In this paper, we propose a solution to find the angle of arrival (AOA), delay, and the complex propagation factor for the monostatic multiple-input multiple-output (MIMO) radar system. In contrast to conventional iterative computationally demanding estimation schemes, we propose a closed form solution for most of the previous parameters. The solution is based on forming an approximate correlation matrix of the received signals at the MIMO radar receiver end. Then, an eigenvalue decomposition (EVD) is performed on the formed approximate correlation matrix. The AOAs of the received signals are deduced from the corresponding eigenvectors. Then, the delays are estimated from the received signal matrix properties. This is followed by forming structured matrices which will be used to find the complex propagation factors. These estimates can be used as initializations for other MIMO radar methods, such as the maximum likelihood algorithm. Simulation results show significantly low root mean square error (RMSE) for AOAs and complex propagation factors. On the other hand, our proposed method achieves zero RMSE in estimating the delays for relatively low signal-to-noise ratios (SNRs).

Multiple-input multiple-output (MIMO) radar is becoming increasingly popular due to its ability to overcome the fluctuation in the received power caused by varying radar cross section [

Several articles in the literature proposed direction finding methods for the bistatic MIMO radar system where the transmitter and receiver are located in different positions such as in [

The rest of the paper is organized as follows: Section

In this section, we present the system model for the monostatic MIMO radar which is similar to the one used in [

For

Neglecting the clutter effect, the radar signal is reflected off the targets, hence experiencing different propagation factors and delays. Therefore, the received signal vector

Monostatic radar system model.

Recall that the transmitted pulse has a total duration of

Now, the received signal can be represented in a compact matrix form by stacking the discretized vectors as

Equation (

Our proposed method localizes the targets without using computationally demanding methods such as the ML. This is done by estimating the parameters of the first target, then subtracting its formed signal from the received signal in (

Estimating the AOAs starts by forming the following approximate correlation matrix:

From the definition of

Next, let us denote

Now, from the assumption in (

It is clear that

We will call matrices satisfying the condition in (

The next step will be taking the EVD of

By comparing (

So, it can be deduced that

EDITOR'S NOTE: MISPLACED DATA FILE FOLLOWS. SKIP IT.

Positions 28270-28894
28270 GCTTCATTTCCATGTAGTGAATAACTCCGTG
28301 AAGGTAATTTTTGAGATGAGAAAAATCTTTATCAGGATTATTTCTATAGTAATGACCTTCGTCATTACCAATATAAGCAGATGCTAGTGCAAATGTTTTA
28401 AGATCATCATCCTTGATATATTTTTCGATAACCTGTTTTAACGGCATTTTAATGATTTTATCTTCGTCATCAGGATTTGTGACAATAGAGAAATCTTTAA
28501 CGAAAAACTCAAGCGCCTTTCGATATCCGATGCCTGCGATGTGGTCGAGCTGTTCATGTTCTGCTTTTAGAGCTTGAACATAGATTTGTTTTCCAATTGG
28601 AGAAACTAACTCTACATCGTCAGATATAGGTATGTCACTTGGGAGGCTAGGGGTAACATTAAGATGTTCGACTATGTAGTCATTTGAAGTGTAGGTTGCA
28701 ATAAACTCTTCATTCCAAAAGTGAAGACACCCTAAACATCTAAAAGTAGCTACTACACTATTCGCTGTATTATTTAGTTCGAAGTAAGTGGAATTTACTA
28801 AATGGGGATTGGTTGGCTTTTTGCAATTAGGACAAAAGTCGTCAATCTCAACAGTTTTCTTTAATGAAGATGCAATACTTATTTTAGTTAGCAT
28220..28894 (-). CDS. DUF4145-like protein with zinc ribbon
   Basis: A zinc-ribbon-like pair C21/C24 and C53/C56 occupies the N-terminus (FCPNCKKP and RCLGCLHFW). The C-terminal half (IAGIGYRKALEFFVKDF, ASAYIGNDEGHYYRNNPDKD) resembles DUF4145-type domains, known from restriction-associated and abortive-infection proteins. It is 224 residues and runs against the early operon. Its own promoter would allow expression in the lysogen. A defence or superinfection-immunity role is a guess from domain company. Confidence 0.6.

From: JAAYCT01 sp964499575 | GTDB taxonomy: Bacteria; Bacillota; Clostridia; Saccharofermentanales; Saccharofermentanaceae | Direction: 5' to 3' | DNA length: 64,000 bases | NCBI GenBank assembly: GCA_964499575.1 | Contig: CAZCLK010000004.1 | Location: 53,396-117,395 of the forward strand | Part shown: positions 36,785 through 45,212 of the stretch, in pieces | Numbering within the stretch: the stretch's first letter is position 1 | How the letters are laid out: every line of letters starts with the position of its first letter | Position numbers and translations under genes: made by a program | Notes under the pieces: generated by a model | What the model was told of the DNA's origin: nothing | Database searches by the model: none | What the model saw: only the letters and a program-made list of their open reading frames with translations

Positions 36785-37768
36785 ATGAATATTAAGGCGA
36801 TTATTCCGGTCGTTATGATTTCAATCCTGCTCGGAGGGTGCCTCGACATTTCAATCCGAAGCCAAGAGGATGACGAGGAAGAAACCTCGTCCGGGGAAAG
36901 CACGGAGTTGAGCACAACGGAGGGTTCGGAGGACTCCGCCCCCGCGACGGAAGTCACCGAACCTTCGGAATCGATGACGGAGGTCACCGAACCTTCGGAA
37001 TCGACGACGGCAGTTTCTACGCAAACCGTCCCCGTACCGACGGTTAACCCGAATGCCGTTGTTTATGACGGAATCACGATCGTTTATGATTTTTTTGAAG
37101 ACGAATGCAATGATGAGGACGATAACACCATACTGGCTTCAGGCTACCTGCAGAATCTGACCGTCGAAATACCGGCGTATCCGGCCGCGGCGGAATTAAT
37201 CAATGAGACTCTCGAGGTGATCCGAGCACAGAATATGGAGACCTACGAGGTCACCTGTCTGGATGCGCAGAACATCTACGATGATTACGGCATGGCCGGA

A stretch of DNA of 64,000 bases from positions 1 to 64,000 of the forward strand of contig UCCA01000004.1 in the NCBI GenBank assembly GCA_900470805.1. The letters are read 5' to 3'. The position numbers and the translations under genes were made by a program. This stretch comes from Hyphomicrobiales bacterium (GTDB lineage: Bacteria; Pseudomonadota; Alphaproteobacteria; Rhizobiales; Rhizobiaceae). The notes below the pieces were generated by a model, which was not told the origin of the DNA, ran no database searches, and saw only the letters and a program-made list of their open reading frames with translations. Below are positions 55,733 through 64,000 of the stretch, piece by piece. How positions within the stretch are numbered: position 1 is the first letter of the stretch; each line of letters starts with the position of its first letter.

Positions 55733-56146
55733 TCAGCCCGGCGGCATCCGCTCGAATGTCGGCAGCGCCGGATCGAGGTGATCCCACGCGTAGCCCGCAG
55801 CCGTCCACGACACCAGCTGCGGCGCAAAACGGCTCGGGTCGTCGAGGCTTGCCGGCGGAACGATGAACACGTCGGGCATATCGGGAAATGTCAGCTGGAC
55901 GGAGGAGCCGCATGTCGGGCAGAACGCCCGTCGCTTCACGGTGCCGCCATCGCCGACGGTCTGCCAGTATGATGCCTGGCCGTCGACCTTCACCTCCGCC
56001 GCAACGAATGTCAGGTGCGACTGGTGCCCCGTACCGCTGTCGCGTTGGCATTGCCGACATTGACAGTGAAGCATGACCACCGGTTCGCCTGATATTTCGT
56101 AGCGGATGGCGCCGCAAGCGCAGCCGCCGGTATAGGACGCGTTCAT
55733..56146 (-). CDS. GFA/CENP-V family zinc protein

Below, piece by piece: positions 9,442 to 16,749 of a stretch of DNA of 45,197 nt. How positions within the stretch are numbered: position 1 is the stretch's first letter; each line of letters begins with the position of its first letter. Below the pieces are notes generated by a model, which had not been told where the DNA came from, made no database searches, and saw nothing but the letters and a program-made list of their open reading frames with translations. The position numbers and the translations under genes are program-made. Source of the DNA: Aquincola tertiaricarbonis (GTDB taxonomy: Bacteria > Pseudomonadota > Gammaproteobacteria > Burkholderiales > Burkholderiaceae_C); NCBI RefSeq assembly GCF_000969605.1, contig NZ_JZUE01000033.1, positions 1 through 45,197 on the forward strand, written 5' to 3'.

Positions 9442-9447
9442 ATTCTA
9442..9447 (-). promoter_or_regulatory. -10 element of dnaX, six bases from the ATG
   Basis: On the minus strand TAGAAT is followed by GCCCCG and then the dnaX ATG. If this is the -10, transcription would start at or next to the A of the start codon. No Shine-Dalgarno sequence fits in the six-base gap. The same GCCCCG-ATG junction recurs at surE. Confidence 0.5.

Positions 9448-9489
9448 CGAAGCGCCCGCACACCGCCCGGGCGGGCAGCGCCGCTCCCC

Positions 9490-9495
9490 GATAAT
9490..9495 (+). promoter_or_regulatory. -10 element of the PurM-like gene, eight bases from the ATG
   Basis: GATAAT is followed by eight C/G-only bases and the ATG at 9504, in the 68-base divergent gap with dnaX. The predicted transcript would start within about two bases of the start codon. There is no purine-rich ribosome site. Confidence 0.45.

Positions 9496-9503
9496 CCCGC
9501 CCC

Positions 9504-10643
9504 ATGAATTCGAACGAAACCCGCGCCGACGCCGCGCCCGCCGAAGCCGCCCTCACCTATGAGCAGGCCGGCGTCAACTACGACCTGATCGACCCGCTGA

It is already proven in [

Algorithm

1:

2:

3:

4:

5:

6:

7:

Notice that

In order to estimate the delays (

1:

2:

3:

4:

5:

6:

7:

8:

9:

Note that

Next, we can compute

Now, that we have the means to find all the required parameters

As stated earlier, the estimated signals are subtracted from

1:

2:

3:

4:

5:

6:

7:

8:

9:

10:

11:

12:

Simulations are performed to assess the performance of the proposed method. Two targets are assumed, i.e.,

The number of iterations of the outer loop in Algorithm

Figures

Root mean square error for the AOA in degrees vs. SNR in dB for

Root mean square error for the delay in chip time

Root mean square error for the complex propagation factor magnitude vs. SNR in dB for

In this paper, we propose a computationally inexpensive algorithm to find the AOAs, delays, and complex propagation factors for monostatic MIMO radar systems. Most of the parameters are found in a closed-form manner. The algorithm starts by computing an approximate correlation matrix, then applying EVD to find the AOAs from the corresponding eigenvectors. The delay is estimated from the zero submatrix in the received signal stack. Then, we utilize the structured matrices from the estimated AOAs and delays to find the complex propagation factors for each target. These estimates can be used as initializations for other iterative MIMO radar methods. Simulation results, on one hand, show relatively low RMSE for the AOAs and complex propagation factors. And on the other hand, simulation results show virtually zero RMSE for the delay estimation.

In this section, we will prove the equation in (

Now, take the derivative of (

Now, dividing both sides by

But,

Dividing both sides of (

Next, rearranging (

So, (

The data is available through simulation of the derived equations in the paper.

The authors declare that there is no conflict of interest regarding the publication of this paper.